April 30, 2018 4:27:44 am
The Madhya Pradesh government was left red-faced on Sunday after reports of newly-recruited police constables with their castes – ‘SC’, ‘ST’ and ‘OBC’ – marked on their chests during a medical examination at a government hospital emerged.
The controversy was triggered after the candidates from the reserved categories were stamped with their caste identification on their bare chests during the three-day medical examination process at the Dhar district hospital. However, candidates from the general category were not labelled.
While sources claimed the caste stamps were used to avoid confusion among candidates – as height and chest measurement norms are different for constables belonging to general and reserved categories – Dalit leaders in the state have called it a blatant violation and sought arrests of the guilty under the SC/ST (Prevention of Atrocities) Act.
Dhar’s Superintendent of Police Veerendra Singh told The Indian Express that an inquiry has been ordered into the matter as the labelling was not authorised by any competent authority.
Claiming there was “no bad intention” behind the act, Singh said several police officials present during the examination also belonged to reserved categories. He said, there was a large number of candidates as in addition to the newly-recruited constables of the district police, special armed force (SAF) personnel also underwent medical examination at the hospital simultaneously.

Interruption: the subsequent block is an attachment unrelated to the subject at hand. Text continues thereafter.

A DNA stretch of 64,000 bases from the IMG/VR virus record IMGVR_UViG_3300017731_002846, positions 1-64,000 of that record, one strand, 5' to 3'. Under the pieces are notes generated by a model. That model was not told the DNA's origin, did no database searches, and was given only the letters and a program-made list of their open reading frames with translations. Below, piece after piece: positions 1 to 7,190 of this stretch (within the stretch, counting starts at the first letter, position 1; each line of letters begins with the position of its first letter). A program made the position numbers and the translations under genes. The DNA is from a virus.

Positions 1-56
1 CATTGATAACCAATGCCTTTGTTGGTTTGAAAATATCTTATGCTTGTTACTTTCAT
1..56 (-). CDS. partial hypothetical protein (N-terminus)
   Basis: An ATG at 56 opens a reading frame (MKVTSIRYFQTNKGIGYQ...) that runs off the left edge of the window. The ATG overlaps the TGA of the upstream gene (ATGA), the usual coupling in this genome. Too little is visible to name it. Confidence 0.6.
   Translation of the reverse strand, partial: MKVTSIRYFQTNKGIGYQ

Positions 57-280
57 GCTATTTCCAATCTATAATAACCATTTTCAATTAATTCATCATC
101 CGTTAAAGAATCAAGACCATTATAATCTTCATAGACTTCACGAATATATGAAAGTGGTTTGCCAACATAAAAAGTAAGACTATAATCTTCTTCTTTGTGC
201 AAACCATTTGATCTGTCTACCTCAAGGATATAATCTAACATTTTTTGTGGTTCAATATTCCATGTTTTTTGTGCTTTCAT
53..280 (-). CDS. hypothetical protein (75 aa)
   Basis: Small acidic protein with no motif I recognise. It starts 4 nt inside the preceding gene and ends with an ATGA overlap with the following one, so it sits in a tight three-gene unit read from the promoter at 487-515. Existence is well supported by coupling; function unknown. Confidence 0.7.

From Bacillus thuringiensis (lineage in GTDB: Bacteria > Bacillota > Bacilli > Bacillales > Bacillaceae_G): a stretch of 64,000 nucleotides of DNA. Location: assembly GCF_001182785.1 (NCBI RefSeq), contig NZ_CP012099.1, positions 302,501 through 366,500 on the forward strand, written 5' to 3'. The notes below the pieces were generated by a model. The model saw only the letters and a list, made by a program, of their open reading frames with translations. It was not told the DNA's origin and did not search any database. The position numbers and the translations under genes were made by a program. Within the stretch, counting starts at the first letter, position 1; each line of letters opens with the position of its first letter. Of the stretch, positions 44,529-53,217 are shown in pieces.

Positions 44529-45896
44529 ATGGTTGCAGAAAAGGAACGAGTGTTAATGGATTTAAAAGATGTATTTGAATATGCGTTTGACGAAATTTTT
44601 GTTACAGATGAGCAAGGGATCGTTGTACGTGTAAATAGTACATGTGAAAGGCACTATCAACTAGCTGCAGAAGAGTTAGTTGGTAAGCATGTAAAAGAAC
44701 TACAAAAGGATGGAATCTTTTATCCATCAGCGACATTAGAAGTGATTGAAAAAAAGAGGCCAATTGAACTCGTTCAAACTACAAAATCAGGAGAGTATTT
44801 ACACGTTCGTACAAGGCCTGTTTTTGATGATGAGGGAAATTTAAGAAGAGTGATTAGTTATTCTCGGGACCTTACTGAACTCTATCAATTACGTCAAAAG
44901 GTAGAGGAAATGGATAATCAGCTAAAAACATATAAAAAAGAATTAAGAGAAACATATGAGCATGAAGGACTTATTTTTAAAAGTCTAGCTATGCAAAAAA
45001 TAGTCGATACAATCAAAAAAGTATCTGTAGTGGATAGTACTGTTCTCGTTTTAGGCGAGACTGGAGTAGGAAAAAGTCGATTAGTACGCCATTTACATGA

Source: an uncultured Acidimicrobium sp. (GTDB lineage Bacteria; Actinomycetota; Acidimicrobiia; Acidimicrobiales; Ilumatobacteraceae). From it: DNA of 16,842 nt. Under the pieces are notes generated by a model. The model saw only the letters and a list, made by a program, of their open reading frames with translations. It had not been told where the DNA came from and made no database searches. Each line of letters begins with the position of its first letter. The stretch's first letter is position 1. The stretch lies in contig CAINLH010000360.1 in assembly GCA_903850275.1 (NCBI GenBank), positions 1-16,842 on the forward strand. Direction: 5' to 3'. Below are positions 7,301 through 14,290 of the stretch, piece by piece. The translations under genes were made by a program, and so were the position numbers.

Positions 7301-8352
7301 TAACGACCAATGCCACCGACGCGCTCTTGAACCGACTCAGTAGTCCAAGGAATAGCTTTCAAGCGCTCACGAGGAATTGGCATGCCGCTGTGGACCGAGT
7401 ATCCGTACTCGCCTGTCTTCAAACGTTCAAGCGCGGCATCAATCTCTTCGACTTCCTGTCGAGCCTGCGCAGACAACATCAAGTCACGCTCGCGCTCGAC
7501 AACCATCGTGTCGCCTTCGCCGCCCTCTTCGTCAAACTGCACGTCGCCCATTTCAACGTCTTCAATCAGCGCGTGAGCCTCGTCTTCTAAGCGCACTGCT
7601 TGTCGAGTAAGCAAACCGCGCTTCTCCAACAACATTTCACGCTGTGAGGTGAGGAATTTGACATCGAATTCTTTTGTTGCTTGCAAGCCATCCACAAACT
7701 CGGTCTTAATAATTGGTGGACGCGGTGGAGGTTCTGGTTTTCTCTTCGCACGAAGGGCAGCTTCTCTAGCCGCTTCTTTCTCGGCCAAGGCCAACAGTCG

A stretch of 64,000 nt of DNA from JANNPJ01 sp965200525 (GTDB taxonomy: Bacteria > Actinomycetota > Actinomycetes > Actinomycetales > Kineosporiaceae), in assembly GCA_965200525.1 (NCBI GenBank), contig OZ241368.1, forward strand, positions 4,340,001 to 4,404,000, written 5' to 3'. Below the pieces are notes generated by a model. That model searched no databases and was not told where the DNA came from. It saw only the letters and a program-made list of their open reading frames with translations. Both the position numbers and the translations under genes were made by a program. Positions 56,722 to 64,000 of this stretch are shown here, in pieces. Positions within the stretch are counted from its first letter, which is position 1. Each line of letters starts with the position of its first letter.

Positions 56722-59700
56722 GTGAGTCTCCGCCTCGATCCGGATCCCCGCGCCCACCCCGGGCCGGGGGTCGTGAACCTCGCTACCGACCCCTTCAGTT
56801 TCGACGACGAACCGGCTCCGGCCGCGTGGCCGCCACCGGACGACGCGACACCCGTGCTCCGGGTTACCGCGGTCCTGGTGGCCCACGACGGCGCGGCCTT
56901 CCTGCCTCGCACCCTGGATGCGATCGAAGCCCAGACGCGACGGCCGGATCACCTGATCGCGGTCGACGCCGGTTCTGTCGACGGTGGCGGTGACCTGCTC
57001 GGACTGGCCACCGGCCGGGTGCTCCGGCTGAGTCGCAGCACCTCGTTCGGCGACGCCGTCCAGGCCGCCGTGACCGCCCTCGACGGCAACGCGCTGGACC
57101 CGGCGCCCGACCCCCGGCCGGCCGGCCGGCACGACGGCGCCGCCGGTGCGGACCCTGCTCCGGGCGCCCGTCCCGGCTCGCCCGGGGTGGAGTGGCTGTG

So far no complaints were lodged by the new recruits, Singh added. The hospital authorities have also denied their involvement in putting the caste labels.
Calling the incident a “mental torture”, Dalit leader Mohan Patil said, “Even if reserved category police officials were present (as claimed by the SP) they must have done the marking as instructed by someone senior.” He has demanded that all responsible for the caste profiling of the constables be booked under SC/ST (Prevention of Atrocities) Act.
BJP MP from Dhar, Savitri Thakur also condemned the incident as “shameful.” She said one could be pardoned if the marking happened as a result of an inadvertent error. “But if it’s found to be deliberate, strict action should be taken against the perpetrators,” Thakur said.